The May DSMA Blog Carnival topic has required a lot of thought on my part. And to be honest, I’m not through thinking about it yet:
This is a grassroots initiative calling for diabetes data and device interoperability — so that we PWDs have full access to our own data, can share it as we like, and can use on whatever apps or platforms we choose without being locked into some proprietary product from just one manufacturer. For the month of May, we’d like to know:
Why does open D-data & device interoperability matter to you? How might your life improve if open data were the norm?
To me, the problem with “proprietary” software (or “proprietary” anything else, for that matter) is the very ideal of proprietary: To continue sole ownership of and profit from a device, or an algorithm, or something else, forever. Or at least until the next proprietary thing can be developed that will replace the original. By nature, something proprietary is designed to be kept proprietary by its owner not just now… but for generations to come. Never ever shared.
But these companies paid for their product to be developed, right? They should be allowed to profit from it, as much as they want, right? Who am I to suggest they open up their code?
I’m all for profit. I love profit. Proprietary and profit go together like bacon and eggs.
Unless you keep kosher. And there’s the rub with “proprietary”.
Not everyone is the same. Some of the people in the world are blessed with bodies that have fully functioning pancreases. Some are not, and they are People With Diabetes.
Some People With Diabetes are blessed with wonderful insurance plans that pick up a large part of the cost for a new insulin pump, continuous glucose monitor, or test strips. Some are not, and they struggle to afford even the daily insulin they need to survive.
Some people never have to worry about where their blood glucose is headed at any given time. But there are People With Diabetes who deal with hypoglycemic unawareness, something that keeps them from being able to recognize life-threatening lows and treat them in time. For these people, a continuous glucose monitor, the best one they can lay their hands on, is a daily life-saving instrument that they cannot do without.
Some people are lucky enough to have access to world-class healthcare resources, where doctors and nurses can look over them whenever necessary to help them manage those times when they might wind up in the hospital. And some people wind up in the emergency room, waiting desperately for care, because the hospital they have access to still writes down every last statistic about every patient, then manually enters all of that data into a computer, then photocopies the paperwork and files it away in a vault somewhere… instead of accessing a standard system that includes all of the patient’s medical history, their prescriptions and doses, pump and CGM data, and their doctor information, leaving doctors and nurses free to, you know, actually practice medicine.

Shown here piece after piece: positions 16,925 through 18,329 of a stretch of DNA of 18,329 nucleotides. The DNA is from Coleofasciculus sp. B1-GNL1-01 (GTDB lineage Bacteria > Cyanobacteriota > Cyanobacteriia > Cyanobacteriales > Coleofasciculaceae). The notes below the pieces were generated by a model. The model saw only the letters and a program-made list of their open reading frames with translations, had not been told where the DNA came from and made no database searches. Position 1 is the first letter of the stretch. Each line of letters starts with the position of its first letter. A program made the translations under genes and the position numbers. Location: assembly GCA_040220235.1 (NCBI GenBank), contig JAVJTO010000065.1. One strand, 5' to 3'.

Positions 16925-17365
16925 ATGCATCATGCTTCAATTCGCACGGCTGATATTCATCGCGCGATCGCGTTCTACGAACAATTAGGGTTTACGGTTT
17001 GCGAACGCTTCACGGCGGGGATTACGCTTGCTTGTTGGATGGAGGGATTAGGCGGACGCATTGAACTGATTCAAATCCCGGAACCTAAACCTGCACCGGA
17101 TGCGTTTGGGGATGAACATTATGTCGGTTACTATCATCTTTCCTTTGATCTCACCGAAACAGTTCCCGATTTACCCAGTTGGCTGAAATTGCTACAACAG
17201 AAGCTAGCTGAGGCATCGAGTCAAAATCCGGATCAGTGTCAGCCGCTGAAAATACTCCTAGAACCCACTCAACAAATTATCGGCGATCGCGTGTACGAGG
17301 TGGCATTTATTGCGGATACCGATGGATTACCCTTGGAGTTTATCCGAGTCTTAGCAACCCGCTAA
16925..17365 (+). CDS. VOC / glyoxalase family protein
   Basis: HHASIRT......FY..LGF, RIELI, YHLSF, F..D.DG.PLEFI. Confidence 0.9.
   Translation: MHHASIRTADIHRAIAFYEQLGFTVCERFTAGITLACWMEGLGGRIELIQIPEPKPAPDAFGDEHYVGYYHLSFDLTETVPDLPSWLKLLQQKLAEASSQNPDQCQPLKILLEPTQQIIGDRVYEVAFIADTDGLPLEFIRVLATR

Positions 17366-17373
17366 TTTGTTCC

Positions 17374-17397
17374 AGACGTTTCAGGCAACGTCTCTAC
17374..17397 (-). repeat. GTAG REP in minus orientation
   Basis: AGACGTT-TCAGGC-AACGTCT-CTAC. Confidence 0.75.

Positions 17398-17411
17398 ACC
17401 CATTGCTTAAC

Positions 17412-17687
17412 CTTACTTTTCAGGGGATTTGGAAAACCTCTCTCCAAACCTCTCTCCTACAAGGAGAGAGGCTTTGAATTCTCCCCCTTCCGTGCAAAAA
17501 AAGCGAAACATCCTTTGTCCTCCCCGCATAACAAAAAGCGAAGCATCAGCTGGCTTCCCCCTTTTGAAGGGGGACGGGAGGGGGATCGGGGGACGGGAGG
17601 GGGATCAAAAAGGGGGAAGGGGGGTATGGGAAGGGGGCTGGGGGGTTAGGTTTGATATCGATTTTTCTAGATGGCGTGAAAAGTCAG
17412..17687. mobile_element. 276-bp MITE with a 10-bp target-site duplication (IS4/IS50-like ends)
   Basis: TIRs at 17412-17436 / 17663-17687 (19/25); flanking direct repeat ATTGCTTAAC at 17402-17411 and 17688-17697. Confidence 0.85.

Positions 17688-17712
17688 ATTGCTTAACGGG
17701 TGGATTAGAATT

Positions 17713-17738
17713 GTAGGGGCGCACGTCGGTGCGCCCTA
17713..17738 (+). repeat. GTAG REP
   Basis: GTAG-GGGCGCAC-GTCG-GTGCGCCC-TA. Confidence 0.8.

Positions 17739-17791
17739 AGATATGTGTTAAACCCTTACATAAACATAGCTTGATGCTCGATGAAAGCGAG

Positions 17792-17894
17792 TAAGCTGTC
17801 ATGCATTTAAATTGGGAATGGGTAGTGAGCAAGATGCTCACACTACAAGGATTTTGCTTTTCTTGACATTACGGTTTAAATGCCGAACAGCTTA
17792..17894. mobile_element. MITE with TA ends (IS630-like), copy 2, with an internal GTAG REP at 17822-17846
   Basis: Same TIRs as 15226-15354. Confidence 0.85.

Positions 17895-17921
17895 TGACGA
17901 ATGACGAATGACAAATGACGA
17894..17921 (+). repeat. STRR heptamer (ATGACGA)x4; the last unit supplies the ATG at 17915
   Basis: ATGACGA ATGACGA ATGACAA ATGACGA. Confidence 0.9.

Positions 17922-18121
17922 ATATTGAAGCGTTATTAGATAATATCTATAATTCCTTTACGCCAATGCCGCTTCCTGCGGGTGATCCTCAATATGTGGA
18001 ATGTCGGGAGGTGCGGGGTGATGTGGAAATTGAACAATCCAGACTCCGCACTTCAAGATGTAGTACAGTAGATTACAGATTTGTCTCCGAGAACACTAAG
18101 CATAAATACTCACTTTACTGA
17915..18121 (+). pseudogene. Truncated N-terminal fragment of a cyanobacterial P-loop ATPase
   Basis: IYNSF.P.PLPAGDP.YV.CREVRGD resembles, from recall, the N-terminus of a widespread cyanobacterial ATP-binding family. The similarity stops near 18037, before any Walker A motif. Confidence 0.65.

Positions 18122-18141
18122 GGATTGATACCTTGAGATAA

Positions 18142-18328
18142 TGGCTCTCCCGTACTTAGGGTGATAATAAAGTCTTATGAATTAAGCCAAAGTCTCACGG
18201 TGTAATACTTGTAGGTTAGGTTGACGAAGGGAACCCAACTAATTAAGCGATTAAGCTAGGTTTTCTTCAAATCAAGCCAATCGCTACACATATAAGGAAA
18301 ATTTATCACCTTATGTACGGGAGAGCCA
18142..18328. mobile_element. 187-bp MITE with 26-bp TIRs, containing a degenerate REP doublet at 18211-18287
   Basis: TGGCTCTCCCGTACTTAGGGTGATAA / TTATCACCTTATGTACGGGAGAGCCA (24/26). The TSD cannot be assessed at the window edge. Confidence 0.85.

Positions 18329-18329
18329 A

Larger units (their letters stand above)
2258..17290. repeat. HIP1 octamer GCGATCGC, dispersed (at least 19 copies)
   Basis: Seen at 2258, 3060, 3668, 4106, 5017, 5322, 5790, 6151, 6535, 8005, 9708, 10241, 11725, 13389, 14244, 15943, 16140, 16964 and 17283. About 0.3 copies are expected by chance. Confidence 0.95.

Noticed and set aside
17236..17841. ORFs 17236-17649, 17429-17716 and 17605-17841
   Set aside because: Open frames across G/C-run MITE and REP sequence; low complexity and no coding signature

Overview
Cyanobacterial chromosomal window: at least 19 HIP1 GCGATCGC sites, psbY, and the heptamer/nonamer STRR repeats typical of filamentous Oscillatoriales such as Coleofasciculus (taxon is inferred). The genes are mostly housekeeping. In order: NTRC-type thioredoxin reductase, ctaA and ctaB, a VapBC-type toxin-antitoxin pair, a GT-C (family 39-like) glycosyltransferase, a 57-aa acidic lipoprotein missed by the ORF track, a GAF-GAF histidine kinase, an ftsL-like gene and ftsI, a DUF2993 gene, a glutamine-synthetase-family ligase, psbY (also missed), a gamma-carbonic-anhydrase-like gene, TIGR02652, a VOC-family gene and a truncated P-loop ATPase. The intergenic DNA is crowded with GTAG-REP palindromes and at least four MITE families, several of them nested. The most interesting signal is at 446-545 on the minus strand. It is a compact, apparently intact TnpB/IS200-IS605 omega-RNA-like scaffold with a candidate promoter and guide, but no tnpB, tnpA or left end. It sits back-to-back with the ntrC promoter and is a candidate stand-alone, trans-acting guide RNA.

The thing that profit-protectors fear, I think, is that we’ll suddenly go away as customers the minute they open up their platforms. But here’s the thing: I would still want to wear an insulin pump. People would still want CGMs to monitor their blood glucose. I’m going to need insulin as long as I live with Type 1 Diabetes.
Your customers are not going away, profit-protectors. But… How would the lives of both groups of people described here be changed, if the standard of medical software development was focused on the patient… No—On all patients? What other discoveries (and sources for profit) could be discovered by playing with the rest of the kids in the sandbox and making people healthier?
Understand me: Profit is great… capitalism is a good thing. But not at the expense of any of my fellow People With Diabetes. People trump proprietary every time. But don’t fear, profiteers. Open platform or not, your products, and your customers, are not going away anytime soon.
This post is my May entry in the DSMA Blog Carnival. If you’d like to participate too, you can get all of the information at http://diabetescaf.org/2014/05/may-dsma-blog-carnival-4/